The unfolding story of how a common version of a gene shapes the efficiency of the brain's prefrontal cortex – hub of "executive" functions like reasoning, planning and impulse control – and increases risk for mental illness will be told by Daniel R. Weinberger, M.D., at this year's G. Burroughs Mider Lecture, "Complex Genetics in the Human Brain: Lessons from COMT."
The lecture will be broadcast live on the web and later archived at http://videocast.nih.gov.
October 12, 2005, 3:00-4:00 PM ET.
Building 10, Jack Masur Auditorium, National Institutes of Health (NIH), Bethesda, MD, or http://videocast.nih.gov.
Weinberger will explain why such psychiatric genetics has proven to be a daunting challenge, using as an example the gene that codes for catecho-O-methyltransferase (COMT), the enzyme that breaks down the chemical messenger dopamine. A tiny variation in its sequence results in different versions of the gene. One leads to more efficient functioning of the prefrontal cortex, the other to less efficient prefrontal functioning and slightly increased risk for schizophrenia. New studies are revealing complex interactions between the tiny glitch and other variations within the gene, and with environmental events, such as teenage marijuana use, that may bias the brain toward psychosis.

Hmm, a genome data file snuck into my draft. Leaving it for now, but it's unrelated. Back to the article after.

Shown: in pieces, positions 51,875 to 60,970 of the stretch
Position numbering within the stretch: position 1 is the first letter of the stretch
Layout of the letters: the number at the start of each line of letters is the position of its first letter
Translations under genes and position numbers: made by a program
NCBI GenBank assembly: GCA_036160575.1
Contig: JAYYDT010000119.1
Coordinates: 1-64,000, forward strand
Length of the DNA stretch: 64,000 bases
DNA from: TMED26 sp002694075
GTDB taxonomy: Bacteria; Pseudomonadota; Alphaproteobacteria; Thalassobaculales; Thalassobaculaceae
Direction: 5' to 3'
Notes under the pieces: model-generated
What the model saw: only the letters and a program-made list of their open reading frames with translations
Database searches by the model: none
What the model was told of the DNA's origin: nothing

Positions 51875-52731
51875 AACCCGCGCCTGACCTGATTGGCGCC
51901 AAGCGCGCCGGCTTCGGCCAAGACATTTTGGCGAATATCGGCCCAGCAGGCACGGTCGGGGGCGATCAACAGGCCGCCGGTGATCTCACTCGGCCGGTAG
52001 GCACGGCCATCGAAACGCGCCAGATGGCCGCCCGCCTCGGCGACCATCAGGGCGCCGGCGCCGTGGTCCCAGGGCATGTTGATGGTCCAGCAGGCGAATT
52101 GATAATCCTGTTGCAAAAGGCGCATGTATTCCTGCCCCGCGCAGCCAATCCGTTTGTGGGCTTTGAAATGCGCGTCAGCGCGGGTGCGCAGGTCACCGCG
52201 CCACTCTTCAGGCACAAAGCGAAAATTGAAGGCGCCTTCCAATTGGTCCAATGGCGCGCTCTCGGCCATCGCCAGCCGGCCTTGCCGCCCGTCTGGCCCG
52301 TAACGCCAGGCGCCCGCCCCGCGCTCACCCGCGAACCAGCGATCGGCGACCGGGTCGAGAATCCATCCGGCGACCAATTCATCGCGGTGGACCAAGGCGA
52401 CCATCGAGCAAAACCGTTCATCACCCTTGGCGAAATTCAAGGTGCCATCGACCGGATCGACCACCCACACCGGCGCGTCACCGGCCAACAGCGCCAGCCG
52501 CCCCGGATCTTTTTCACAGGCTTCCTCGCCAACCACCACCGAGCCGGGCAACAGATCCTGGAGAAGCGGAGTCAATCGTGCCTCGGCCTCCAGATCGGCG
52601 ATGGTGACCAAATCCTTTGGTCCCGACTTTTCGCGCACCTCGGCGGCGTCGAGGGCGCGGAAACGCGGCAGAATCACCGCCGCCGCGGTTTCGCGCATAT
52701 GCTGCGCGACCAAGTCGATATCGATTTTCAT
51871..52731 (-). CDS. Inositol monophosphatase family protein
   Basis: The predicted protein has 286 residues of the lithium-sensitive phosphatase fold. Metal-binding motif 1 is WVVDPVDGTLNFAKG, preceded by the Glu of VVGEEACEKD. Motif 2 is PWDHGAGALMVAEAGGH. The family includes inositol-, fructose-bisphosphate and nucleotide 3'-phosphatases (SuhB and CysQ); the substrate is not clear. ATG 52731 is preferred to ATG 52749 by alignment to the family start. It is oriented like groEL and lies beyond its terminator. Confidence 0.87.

Weinberger is Director of the Genes, Cognition and Psychosis Program at the NIH's National Institute of Mental Health. The program uses brain imaging, post-mortem analysis and molecular approaches to understand how genes work in the brain to produce schizophrenia.
Who Should Attend:
Science and medical reporters, interested public.
National Institutes of Health.
Source: Eurekalert & othersLast reviewed: By John M. Grohol, Psy.D. on 21 Feb 2009
Published on PsychCentral.com. All rights reserved.
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